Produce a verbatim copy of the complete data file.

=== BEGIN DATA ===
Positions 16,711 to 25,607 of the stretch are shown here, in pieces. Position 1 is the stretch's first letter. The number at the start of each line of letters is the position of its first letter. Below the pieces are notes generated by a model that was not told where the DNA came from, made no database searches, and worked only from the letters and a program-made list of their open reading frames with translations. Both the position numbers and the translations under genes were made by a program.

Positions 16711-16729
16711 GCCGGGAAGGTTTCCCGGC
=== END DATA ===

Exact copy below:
Positions 16,711 to 25,607 of the stretch are shown here, in pieces. Position 1 is the stretch's first letter. The number at the start of each line of letters is the position of its first letter. Below the pieces are notes generated by a model that was not told where the DNA came from, made no database searches, and worked only from the letters and a program-made list of their open reading frames with translations. Both the position numbers and the translations under genes were made by a program.

Positions 16711-16729
16711 GCCGGGAAGGTTTCCCGGC